Sign in with
Sign up | Sign in
Your question

Is it bad to switch off a server daily

Last response: in Components
Share
January 9, 2012 11:25:43 AM

Hello, been contemplating the purchase of a Xeon quad core, 6GB Ram, 500 GB Mirrored Drive spec server from Dell or HP which will most likely run Win Server 2008. Office size is 10 people or so and will be used to run permissions, security and initiate back ups. No apps run on the server itself. Wont be using it for Remote Access or email

A friend in IT i spoke to just told me that these machines are meant to be always on and that switching them on and off daily (atleast 6 times a week) is bound to cause errors and issues.

The thing is we dont think we can keep it running all night.

Little anxious. would appreciate all the help.

cheers.

More about : bad switch server daily

January 9, 2012 11:56:34 AM

Yes, servers are designed to be kept on 24/7, mine have not be turned off for a good 8 months and the last time was only to move it to antoher room. I would say shutting it down each night would not cause any problems but I have never heard of anyone buying a server and turning it off each night. I know MAC servers, you can schedule on and off times for each day/week/month, not sure about windows based servers.
m
0
l
January 9, 2012 12:07:26 PM

Hi, thanks for your reply JRock. The intention is to use the server to run active security, data security, initiate and manage backups, thats pretty much it. Once everyone has gone home for the day the server being switched on is pretty pointless.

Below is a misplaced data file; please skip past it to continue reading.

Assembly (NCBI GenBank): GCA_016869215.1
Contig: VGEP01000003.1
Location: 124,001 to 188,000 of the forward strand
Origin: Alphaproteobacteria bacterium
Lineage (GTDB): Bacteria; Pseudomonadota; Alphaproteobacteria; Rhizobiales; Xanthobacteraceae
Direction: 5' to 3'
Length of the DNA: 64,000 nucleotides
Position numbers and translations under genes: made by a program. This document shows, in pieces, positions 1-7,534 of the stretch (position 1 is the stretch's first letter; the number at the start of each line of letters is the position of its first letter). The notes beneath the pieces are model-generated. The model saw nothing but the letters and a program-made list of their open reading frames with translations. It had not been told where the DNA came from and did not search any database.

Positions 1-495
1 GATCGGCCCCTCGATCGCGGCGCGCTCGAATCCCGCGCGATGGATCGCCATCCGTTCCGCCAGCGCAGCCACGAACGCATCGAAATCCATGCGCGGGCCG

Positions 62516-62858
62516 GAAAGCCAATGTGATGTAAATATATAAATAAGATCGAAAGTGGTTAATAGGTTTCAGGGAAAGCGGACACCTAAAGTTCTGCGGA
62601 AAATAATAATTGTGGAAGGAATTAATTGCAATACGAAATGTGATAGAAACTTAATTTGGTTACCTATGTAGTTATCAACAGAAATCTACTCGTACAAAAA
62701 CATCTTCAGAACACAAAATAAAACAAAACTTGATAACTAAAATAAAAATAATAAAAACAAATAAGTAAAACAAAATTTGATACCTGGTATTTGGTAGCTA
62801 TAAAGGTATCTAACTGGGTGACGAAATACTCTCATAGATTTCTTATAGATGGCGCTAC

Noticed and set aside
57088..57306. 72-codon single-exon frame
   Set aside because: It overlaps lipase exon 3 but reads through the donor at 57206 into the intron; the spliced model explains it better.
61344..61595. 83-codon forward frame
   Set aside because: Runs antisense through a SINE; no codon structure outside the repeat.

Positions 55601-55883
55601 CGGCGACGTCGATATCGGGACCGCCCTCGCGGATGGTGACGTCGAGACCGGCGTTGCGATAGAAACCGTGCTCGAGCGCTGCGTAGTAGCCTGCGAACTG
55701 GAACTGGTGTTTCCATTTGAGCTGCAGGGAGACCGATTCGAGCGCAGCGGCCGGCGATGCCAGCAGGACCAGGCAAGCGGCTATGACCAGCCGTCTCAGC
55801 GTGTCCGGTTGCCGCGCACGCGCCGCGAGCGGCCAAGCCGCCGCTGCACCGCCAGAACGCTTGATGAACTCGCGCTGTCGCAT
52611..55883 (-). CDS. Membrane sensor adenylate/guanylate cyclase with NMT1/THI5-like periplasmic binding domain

your thoughts.

cheers,
m
0
l
Related resources
January 9, 2012 12:17:51 PM

I've got a windows home server installation (on Win 2008), that I put into standby every night. Its not on the same scale as yours (3 users, 5TB), but you may be able to schedule a task. I can't see why it would cause a problem to be honest.
m
0
l
January 9, 2012 12:21:27 PM

Leave it on and just setup a low power profile, but make sure its connected to a UPS.
m
0
l
January 9, 2012 12:27:10 PM

hi, thanks guys.

ill look into keeping it running as much as possible as well as have a UPS. however no one seems to have heard of errors sprouting up due to shutting the server down every day post work and switching on in the morning huh..

i thought that would be a good practice.. just shows how much i know.
m
0
l
January 9, 2012 12:29:00 PM

I don't see why shutting a system off (or on for that matter) would cause damage.
m
0
l
January 9, 2012 12:34:16 PM

i was told it is due to write errors, if there are tasks being run etc as well as if the system is writing from the cache to the drive.. just repeating what i was told.